Tuesday, 5 April 2011

Ski day 40: More (not) boring powder

Vert: 9,085 m;   YTD cum vert: 337,100 m
Runs: 16;   YTD cum runs: 633

I decided to invert my day today and start at Divide instead of Goat's Eye based on (a) a forecast that said that the morning was supposed to be clear and sunny, clouding over in the afternoon, and (b) the fact that the viz looked fine to the top as I passed the Goat's Eye station on the gondola. However, this was one of those days in the mountains where if you don't like the weather, wait five minutes. By the time I got to Divide, it was a blizzard.
Then literally, the next ride up looked like this from basically the same spot:
There was at least 8-15 cm fresh around, and it was very nice. There was a fairly strong wind blowing from the west (directly up the Divide chair), so there was really nice untracked wind sift, too, such as here in the Bye Bye Bowl.
Trouble with the wind was that it was hard to get back to Divide base. I only used the skier's left exit from the Bowl (Cat Corner to Peyto Pass) once because Green Run there was straight into a 40 km/hr wind, and no one could make it to Peyto Pass without a lot of walking. Heck, coming down Red 90, it was hard to make it past the terrain park.

Places where the wind was depositing this were very nice indeed. The best I found was knee deep stuff in the lee of trees on the OS Pitch.
I headed to Goat's Eye in the afternoon. Continuing my exploration of places on the hill I rarely get to, I figured that The Shoulder would have some excellent blow in, and even the hill recommends it as a route from the upper mountain to Goat's Eye. Having literally never been there before, I gave it a shot using the upper entrance. Here's what I learned: Don't use the upper entrance. Not only is the entrance mostly invisible in the trees, and not only are the narrow slots between the trees getting to the entrance highly tracked and tough as all get out to navigate, but the actual upper entrance is full of unavoidable rocks. The first 3 turns are nearly all rock, and the next 4 are blown clear icy hardpack. These 7 turns basically get you to the lower entrance. The 7 turns really ain't worth it. Once you have cleared the nasty bits, this is what you see.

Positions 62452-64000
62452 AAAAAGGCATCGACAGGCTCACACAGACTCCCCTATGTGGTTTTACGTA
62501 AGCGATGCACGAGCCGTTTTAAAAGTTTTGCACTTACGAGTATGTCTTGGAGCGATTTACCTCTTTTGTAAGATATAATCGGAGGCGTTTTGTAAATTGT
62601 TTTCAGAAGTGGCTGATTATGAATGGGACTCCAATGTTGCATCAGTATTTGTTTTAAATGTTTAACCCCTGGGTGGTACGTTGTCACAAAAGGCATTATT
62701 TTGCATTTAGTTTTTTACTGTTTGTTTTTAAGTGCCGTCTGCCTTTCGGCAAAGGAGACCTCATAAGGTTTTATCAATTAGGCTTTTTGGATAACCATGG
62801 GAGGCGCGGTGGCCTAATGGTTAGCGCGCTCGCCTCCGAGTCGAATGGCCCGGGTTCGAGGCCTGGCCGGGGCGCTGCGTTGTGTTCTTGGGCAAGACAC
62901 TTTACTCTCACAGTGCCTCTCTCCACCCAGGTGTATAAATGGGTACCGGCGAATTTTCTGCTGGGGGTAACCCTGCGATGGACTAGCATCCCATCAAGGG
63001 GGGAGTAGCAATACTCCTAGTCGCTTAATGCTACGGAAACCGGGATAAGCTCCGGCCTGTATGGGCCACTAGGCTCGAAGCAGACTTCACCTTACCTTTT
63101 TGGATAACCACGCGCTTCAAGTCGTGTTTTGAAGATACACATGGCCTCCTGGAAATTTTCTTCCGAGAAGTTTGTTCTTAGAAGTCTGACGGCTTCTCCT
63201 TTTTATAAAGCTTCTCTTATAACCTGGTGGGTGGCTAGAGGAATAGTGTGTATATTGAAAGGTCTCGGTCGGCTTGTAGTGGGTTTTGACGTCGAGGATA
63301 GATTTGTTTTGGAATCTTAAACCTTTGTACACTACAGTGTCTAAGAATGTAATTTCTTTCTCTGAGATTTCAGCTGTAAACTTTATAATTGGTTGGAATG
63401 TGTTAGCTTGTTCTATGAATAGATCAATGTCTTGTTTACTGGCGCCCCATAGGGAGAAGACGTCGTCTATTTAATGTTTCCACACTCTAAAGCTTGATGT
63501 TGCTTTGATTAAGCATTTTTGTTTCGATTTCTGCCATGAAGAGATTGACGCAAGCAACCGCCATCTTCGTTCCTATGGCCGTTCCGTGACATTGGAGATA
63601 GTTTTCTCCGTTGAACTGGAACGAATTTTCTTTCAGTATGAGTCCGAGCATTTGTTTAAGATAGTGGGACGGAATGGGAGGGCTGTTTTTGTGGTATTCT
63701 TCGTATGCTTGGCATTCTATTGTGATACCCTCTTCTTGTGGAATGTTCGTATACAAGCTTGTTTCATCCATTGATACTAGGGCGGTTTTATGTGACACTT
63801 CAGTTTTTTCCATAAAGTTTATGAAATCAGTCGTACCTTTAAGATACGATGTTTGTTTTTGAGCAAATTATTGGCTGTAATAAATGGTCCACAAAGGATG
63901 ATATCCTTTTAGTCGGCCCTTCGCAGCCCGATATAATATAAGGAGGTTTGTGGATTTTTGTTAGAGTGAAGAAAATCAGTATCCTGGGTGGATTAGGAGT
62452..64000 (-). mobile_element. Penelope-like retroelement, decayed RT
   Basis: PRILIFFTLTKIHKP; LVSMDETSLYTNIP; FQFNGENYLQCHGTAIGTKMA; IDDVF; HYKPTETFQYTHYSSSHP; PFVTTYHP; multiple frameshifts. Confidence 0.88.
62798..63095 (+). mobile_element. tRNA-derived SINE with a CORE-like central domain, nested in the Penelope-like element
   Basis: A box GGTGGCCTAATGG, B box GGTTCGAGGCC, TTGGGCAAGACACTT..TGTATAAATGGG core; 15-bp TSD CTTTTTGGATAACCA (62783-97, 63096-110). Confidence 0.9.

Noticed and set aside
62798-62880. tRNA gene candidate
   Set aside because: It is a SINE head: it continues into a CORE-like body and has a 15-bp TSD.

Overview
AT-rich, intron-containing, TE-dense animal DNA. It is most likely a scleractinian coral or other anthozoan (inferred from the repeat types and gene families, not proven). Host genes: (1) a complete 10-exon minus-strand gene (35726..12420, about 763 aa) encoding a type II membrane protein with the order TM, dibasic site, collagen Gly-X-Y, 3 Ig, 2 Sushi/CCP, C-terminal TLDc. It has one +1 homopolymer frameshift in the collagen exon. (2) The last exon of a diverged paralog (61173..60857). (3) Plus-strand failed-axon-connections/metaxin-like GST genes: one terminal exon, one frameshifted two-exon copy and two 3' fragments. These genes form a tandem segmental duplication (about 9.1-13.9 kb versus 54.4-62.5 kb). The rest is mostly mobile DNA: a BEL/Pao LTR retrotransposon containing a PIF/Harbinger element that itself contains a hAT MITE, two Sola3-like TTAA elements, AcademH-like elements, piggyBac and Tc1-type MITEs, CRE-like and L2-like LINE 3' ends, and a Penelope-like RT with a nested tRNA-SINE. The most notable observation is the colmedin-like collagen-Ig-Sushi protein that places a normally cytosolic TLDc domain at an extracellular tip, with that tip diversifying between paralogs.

Looking down from the Shoulder to TeePee Town
I had high expectations for the Shoulder. Aside from being wildly steep...
Note the trail sign at the bottom centre

...it's got a lot of bumps on it, and the snow wasn't spectacular, which was a downer. And the exit's a bugger. On the extreme right of the photo above is the exit path towards Goat's Eye. Looking back from there, this is what you see:
The Shoulder from the exit slot
This is a bit like the top of Eagle Creek (and I like cat tracks through the trees), but its only 100 m long. It dumps you on the flats. The flat's aren't really flat; they're actually uphill. And long. And a slog (though they have groomed a skating mound, it was covered in 10 cm of snow, making it not that helpful).
Looking back to the Shoulder across the flats
This leads you to green and more flat Forget Me Not (on the backside of Jackrabbit) and another trail sign in the middle of nowhere.
The junction of the Shoulder exit and Forget Me Not
Glad I did it. Won't be in a hurry to do it again. Surely won't use the upper entrance if I do.

Spent the afternoon on Goat's Eye where I took no photos worth sharing. By 2:00 pm it was pretty socked in, and by 2:30, it was snowing pretty steady. I did Mother In Law to check out the state of the ice crust under the powder; it's still there and while less offensive than yesterday still makes the lower sections less than fun. I suspect the South Side chutes didn't soften at all today. Lots of fresh lines, though.

That's 6 days in a row for me, skiing over 53,000 vertical m (175,000 vertical feet). No wonder I'm tired. So I'm taking tomorrow off in prep for skiing with my friend Norm on Thursday.

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